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What is aspartame?

Aspartame is an artificial sweetener that is about 200 times sweeter than sugar but cheaper sugar, so it has been widely used in foods, beverages, and even pharmaceutical drugs to replace sugar. NutraSweet and Equal are examples of aspartame.

The amount of calories in the same amount of sugar and aspartame is similar but because only a small amount of aspartame is needed for the same level of sweetness, the calorie content has reduced. Aspartame has therefore been widely used in low-calorie food products and beverages.

Where can you find aspartame?

  • Chips, breakfast cereal, dessert mixes, yogurt, frozen dessert, ice cream, chewing gums, nutrition bars

  • Soft drinks, fruit juice, vegetable juice, energy drinks

  • Sauces, syrups, dressings

  • Chewable multivitamins

  • Pharmaceutical products

  • Sugar-free, low-sugar, or low-calorie food products and beverages

Health impacts of aspartame

  • Increased oxidative stress and inflammation

    • Excessive oxidative stress and inflammation are well-known causes of many chronic health conditions and they are also the root causes for the following adverse health effects associated with aspartame.

  • Increased clotting in people with type 2 diabetes.

  • Causes damage to neurons (nerve cells), cause neuroinflammation, and damaged the blood-brain barrier (leaky brain).

    • Symptoms include impaired learning and memory.

  • Cause disruption in the levels of the neurotransmitters and induce neuropsychiatric symptoms

    • Higher levels of aspartame can lead to a reduction in dopamine and serotonin levels in the brain.

    • This can impair our cognitive function – cause deficits in attention, affect information processing, reduce executive function and cause loss of long-term memory.

    • Higher consumption of aspartame and imbalances in neurotransmitters are also associated with mental and emotional symptoms like irritability and depression. People with mood disorders are especially sensitive to aspartame.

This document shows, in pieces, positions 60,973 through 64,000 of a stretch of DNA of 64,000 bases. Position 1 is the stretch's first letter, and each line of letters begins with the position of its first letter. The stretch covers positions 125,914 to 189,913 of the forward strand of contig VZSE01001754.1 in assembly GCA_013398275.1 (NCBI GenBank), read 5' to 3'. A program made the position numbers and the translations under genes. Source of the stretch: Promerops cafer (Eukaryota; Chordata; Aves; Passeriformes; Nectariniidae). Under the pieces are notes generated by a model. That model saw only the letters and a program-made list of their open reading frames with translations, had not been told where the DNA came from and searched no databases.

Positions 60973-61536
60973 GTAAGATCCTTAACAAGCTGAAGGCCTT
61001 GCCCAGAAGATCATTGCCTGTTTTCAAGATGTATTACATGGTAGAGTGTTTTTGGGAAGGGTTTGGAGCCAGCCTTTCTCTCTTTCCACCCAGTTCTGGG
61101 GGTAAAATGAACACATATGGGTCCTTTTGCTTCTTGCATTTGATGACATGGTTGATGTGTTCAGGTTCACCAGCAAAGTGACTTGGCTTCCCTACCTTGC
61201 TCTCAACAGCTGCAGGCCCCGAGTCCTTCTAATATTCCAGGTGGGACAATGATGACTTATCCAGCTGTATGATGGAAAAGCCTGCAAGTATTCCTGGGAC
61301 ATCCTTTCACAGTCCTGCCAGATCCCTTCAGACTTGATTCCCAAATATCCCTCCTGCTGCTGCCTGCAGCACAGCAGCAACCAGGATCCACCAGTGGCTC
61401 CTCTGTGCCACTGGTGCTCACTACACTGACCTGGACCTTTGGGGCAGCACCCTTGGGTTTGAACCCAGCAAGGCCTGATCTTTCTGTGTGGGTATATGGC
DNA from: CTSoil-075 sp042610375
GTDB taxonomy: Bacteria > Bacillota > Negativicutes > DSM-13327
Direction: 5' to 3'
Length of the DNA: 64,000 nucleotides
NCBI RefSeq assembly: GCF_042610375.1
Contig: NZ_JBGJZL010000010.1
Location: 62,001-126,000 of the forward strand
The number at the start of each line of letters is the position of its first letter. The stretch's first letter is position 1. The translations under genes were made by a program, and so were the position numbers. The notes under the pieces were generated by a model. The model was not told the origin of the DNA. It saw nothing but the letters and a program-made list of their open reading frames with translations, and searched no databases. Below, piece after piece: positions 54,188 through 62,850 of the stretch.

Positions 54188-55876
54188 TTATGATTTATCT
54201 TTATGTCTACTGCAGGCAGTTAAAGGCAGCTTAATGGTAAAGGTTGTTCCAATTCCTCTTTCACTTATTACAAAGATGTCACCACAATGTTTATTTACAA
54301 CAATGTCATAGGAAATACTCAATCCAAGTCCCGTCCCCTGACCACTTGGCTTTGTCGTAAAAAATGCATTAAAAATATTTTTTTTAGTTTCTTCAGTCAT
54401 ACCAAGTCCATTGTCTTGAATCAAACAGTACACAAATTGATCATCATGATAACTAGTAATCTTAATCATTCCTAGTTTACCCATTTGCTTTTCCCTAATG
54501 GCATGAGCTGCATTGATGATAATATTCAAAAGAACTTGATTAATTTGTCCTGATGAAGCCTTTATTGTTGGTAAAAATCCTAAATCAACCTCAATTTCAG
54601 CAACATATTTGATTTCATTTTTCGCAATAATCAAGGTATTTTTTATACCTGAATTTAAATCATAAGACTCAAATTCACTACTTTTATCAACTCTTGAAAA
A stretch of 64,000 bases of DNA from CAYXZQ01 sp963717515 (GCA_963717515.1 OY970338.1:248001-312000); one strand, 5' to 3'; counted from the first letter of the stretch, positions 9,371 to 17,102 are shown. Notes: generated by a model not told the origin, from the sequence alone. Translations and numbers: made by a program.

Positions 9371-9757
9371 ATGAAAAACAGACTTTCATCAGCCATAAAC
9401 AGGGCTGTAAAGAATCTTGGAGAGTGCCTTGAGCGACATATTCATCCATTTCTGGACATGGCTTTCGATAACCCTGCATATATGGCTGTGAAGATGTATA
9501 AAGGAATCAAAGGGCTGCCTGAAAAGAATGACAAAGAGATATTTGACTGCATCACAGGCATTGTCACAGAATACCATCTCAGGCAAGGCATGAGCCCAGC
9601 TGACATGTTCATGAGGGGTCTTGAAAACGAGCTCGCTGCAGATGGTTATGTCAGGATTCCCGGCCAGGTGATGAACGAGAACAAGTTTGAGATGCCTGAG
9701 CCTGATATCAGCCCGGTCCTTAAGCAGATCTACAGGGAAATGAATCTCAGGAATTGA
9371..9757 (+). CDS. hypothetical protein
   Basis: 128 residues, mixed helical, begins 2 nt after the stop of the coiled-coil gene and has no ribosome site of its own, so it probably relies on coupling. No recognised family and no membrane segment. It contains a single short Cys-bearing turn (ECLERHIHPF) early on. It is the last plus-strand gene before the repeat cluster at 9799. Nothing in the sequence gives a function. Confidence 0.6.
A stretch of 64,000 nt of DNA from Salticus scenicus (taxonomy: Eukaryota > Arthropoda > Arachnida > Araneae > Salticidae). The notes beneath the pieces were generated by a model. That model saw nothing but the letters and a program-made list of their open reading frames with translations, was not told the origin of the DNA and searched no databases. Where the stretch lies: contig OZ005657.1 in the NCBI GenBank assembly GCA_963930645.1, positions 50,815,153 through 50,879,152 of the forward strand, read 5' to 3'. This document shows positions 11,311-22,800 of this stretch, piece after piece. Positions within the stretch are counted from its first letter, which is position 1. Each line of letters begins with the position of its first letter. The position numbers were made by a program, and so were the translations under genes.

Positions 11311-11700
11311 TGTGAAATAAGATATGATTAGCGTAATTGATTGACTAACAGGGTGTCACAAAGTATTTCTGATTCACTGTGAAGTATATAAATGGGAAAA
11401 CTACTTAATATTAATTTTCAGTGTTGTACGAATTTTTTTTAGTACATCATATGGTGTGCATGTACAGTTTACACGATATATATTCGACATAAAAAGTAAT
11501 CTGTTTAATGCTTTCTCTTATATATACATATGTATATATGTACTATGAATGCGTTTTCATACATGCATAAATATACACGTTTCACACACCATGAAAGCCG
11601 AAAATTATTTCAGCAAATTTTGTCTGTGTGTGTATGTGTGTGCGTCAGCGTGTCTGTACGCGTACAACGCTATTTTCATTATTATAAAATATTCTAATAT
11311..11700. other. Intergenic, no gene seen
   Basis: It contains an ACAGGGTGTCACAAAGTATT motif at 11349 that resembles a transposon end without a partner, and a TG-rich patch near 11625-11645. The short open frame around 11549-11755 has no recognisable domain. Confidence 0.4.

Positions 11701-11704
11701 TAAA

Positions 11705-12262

• Trigger migraines and headaches.

  • Cause damage to the liver and kidneys.

  • Impair heart function.

    • Lead to reduced heart rate variability, sympathetic dominance, and lead to loss of vagal tone

    • It can also lead to hypertrophy of myocytes (enlargement of heart muscle cells)

  • Affect immune function.

  • Alter gut microbiome.

  • Affect how the body absorbs and regulates glucose, leads to increased fasting glucose levels, and impairs insulin tolerance.

These adverse health effects aren’t limited to overconsumption of aspartame but were also observed in animals and humans consuming “safe doses” of aspartame. The severity for some of the symptoms was dose-dependent, meaning a higher aspartame dose yields more significant symptoms. So next time when picking up snacks and drinks, try looking at the ingredient lists and see if the ingredients are "real foods" or chemical additives like aspartame.


  1. Choudhary, Arbind Kumar, and Etheresia Pretorius. "Revisiting the safety of aspartame." Nutrition reviews 75.9 (2017): 718-730.

  2. Choudhary, Arbind Kumar, and Yeong Yeh Lee. "Neurophysiological symptoms and aspartame: What is the connection?." Nutritional neuroscience 21.5 (2018): 306-316.

  3. Lindseth, Glenda N., et al. "Neurobehavioral effects of aspartame consumption." Research in nursing & health 37.3 (2014): 185-193.


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